... during an investigation, the officer is placed on administrative leave.  Nothing new or out of the ordinary.

    CAN he sue?  Sure.  

    Remember the woman suing McDonald's for spilling coffee on herself???? AND SHE WON!

    Of COURSE he can sue.

    Will he win????  Who knows... she did.


    Good question narius..... (none / 0) (#63)
    by kdog on Wed Sep 19, 2007 at 11:00:38 AM EST
    can a lawyer chime in?  Can the kid sue the taserers directly?

    anyone can sue anyone (none / 0) (#64)
    by Deconstructionist on Wed Sep 19, 2007 at 11:24:25 AM EST
     but to prevail one has to assert a theory of liability the court will accept.

     I doubt a "strict liability"  defective product theory would be found applcable. One who makes sells or sells a "defective product" can be found liable for injuries resulting from its use without a finding of negligence. That requirea a finding that the product is unreasonably dangerous when used as intended due to a defect in design or manufature.  (e.g., I make an explosive  device that when used according to instruction causes an injury either because my design was flawed and did not account for the probability of premature  explosion or the manufacturing caused it not operate as designed.)

      Then one could consider, the "dangerous instrumentality" theory which is also a "strict liability theory but that applies to the person who uses the "dangerous instrumentality" not the maker or seller. Essentially that means one who uses a "dangerous instrumentality" is laible for injuries proximately  caused by  the use even in the absence of negligent use. (e.g., If I use explosives and despite my  using all prudent precautions someone gets hurt I am liable.)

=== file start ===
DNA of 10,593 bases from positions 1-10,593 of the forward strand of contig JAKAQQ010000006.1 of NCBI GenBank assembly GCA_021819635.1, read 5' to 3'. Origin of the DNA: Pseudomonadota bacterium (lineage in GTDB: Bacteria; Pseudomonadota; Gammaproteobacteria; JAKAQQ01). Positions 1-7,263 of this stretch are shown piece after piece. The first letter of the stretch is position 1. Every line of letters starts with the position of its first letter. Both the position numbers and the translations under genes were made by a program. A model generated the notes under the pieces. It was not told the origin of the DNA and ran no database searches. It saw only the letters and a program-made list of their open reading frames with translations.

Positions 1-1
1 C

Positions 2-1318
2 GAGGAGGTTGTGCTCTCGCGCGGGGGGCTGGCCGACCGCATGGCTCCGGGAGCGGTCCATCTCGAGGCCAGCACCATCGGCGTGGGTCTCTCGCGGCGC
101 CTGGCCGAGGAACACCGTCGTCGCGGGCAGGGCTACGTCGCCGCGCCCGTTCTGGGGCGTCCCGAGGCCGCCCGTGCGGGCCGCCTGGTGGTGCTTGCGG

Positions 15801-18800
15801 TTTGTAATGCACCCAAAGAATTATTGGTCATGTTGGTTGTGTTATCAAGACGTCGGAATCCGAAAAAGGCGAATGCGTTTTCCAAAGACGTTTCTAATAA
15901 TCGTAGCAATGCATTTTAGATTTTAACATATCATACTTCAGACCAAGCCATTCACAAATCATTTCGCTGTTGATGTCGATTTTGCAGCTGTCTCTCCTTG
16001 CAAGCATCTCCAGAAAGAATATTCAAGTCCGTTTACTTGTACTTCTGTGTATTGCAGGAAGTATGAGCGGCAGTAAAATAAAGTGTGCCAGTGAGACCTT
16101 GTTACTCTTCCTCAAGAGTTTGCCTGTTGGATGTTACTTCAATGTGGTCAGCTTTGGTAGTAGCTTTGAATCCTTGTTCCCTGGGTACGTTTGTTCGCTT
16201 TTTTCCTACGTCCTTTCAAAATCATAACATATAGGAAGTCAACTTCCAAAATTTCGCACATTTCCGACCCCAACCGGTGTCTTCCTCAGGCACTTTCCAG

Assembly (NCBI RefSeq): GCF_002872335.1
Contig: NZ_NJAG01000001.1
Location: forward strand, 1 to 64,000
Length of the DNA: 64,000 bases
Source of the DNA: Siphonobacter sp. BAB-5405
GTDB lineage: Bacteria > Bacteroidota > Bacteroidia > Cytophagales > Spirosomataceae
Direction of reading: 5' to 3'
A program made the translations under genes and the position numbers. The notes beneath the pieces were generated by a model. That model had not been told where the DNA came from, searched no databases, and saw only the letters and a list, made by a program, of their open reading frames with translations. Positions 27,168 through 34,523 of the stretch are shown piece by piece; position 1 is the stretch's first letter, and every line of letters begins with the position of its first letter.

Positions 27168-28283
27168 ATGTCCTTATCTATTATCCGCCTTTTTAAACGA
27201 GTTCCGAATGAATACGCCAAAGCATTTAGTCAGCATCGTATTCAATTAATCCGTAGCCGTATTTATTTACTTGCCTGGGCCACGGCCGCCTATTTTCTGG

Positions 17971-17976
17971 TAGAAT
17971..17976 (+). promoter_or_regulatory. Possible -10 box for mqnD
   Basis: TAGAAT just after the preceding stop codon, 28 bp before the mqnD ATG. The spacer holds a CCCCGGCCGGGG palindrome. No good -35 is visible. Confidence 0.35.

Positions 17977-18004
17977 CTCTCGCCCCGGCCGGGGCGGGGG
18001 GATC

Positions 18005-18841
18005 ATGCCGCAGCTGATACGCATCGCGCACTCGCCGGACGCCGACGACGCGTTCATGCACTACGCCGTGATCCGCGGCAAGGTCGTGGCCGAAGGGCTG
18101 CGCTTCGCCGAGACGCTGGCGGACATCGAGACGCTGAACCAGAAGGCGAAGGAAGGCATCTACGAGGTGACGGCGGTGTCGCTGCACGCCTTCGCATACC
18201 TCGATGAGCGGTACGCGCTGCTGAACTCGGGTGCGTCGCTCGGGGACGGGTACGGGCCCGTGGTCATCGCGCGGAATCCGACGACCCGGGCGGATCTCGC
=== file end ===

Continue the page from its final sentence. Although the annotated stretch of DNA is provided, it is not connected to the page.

Next you have negligence theories. Some of which we simply have no information upon which to speculate. Most likely applicable though are those roughly grouped as "failure to warn" meaning negligence in informing users  of potential risks, negligence in providing instructions as to how to use the device safely in light of risks, etc.  

      I'm by no means an expert in this and don't know the specifics of the warnings and advisories, instructions etc., provided by the maker but here it seems on the surface that the device did exactly both what was it was supposed to do and what the user expected it to do and i don't see any obvious indications of any relation between the company having failed to warn of the risks or to instruct as to the way to use it to get the desired result and the injury.

      also, if i'm the lawyer, I'm not going to be eager to exponentially increase the cost and complexity my case by bringing in the manufacturer when my client was not catastrophically injured. The case against the cops and university is tough enough in terms of both factual defenses and qualified governmental immunity issues, etc. in a case wherethere is no severe let alone permanent injury.



    Question "authority," get Tasered. (none / 0) (#45)
    by dutchfox on Tue Sep 18, 2007 at 08:52:40 PM EST
    Excellent pointed comments by Martin Wisse at Wis[s]e Words (my emphasis) --
    "Forcing questions" on politicians is not inappropriate behaviour and even people running for schoolboards (should) know how to handle this. There are always people with akward or irrelevant questions at political meetings and the first trick you learn as a politician is to shut them up without getting heavy. No need for police to interfere.